Child Growth, Shocks, and Food Aid in Rural Ethiopia

Posted: 15 Dec 2005

See all articles by Takashi Yamano

Takashi Yamano

World Bank - Africa Region; Michigan State University - Department of Agricultural Economics

Harold Alderman

International Food Policy Research Institute (IFPRI)

Luc Christiaensen

World Bank

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Abstract

Child stunting in Ethiopia has persisted at alarming rates, despite enormous amounts of food aid, often procured in response to shocks. Using nationally representative data, the study finds that while harvest failure leads to child growth faltering, food aid affected child growth positively and offset the negative effects of shocks in communities that received food aid. However, many communities that experienced shocks did not receive food aid. In sum, while food aid has helped reduce child malnutrition, inflexible food aid targeting, together with endemic poverty and limited maternal education, has left the prevalence of child stunting at alarming levels.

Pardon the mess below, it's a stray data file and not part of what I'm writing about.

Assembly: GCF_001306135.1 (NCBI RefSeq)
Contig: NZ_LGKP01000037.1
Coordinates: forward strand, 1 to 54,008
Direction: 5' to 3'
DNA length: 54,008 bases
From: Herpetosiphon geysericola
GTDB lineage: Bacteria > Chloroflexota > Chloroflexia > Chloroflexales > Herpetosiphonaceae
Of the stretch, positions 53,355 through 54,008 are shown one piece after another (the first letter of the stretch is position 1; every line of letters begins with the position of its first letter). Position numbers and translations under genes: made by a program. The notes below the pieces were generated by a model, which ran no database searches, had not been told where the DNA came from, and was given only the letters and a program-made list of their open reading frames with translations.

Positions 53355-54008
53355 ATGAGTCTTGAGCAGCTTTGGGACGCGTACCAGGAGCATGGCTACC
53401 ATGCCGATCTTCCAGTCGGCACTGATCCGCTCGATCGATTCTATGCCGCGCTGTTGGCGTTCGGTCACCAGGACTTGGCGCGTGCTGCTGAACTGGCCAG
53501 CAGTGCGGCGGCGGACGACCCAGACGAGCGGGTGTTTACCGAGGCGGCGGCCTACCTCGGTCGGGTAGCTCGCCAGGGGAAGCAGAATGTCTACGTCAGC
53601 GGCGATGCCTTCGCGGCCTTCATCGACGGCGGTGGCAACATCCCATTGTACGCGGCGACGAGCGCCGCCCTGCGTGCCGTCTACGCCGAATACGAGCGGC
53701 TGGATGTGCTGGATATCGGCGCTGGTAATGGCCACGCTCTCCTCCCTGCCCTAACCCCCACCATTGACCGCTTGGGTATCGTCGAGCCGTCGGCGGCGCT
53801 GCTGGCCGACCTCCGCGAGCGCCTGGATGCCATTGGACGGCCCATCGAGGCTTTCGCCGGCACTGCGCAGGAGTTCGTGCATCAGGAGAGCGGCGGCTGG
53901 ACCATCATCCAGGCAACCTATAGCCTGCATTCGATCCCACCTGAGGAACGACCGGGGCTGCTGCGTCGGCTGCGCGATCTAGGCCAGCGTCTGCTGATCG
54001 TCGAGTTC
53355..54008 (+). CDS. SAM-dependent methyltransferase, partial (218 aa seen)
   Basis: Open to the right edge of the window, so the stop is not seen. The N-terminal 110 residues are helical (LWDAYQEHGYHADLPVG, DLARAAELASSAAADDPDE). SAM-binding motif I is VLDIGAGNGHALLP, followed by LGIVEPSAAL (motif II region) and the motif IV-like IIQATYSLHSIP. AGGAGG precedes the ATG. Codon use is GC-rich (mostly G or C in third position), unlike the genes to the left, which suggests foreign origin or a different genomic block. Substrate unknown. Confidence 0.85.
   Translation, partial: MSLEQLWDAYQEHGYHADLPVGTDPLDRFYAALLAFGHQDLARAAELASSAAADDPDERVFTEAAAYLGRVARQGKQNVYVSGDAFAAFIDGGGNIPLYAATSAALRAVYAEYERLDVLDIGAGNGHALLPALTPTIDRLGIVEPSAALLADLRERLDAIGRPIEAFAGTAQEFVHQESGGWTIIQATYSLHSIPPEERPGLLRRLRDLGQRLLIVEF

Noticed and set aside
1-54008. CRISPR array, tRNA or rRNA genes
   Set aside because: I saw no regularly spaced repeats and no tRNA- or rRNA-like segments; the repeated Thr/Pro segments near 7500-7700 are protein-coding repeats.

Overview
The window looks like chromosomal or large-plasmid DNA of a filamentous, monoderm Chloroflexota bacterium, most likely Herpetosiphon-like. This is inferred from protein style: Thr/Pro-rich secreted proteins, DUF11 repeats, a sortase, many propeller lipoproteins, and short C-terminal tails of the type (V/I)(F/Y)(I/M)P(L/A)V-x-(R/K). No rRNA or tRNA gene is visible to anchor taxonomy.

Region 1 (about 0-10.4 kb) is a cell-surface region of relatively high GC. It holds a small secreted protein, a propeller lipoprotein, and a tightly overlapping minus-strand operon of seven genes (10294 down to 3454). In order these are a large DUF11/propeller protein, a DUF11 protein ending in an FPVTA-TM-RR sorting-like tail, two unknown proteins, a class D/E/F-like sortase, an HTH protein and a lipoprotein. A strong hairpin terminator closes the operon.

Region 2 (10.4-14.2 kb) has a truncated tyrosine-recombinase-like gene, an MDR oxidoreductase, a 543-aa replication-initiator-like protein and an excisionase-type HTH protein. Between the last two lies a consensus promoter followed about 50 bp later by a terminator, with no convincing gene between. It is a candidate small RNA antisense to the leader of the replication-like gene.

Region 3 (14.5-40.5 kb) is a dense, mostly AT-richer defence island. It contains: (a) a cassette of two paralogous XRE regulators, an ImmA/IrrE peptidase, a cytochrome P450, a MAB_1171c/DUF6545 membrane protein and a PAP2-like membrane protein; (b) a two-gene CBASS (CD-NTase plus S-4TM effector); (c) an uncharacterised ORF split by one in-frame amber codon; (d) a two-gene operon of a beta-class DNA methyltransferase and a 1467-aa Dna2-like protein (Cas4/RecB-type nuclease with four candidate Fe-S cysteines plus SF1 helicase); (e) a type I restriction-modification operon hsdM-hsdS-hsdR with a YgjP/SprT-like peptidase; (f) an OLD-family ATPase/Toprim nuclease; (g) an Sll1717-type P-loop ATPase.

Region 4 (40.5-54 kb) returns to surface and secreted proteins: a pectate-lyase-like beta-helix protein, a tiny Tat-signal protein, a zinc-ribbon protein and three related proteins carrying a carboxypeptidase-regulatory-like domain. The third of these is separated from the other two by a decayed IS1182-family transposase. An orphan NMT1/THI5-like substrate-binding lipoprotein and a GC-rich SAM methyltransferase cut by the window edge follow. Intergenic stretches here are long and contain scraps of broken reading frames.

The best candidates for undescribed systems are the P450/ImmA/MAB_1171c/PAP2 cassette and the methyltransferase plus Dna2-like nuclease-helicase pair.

Suggested Citation

Yamano, Takashi and Alderman, Harold and Christiaensen, Luc, Child Growth, Shocks, and Food Aid in Rural Ethiopia. American Journal of Agricultural Economics, Vol. 87, No. 2, pp. 273-288, May 2005. Available at SSRN: https://ssrn.com/abstract=856491 or http://dx.doi.org/10.1111/j.1467-8276.2005.00721.x

Takashi Yamano

World Bank - Africa Region ( email )

1818 H Street
Washington, DC 20433
United States

Michigan State University - Department of Agricultural Economics ( email )

East Lansing, MI 48824
United States

Harold Alderman (Contact Author)

International Food Policy Research Institute (IFPRI) ( email )

1201 Eye St, NW,
Washington, DC 20005
United States

Luc Christiaensen

World Bank ( email )

1818 H Street, N.W.
Washington, DC 20433
United States

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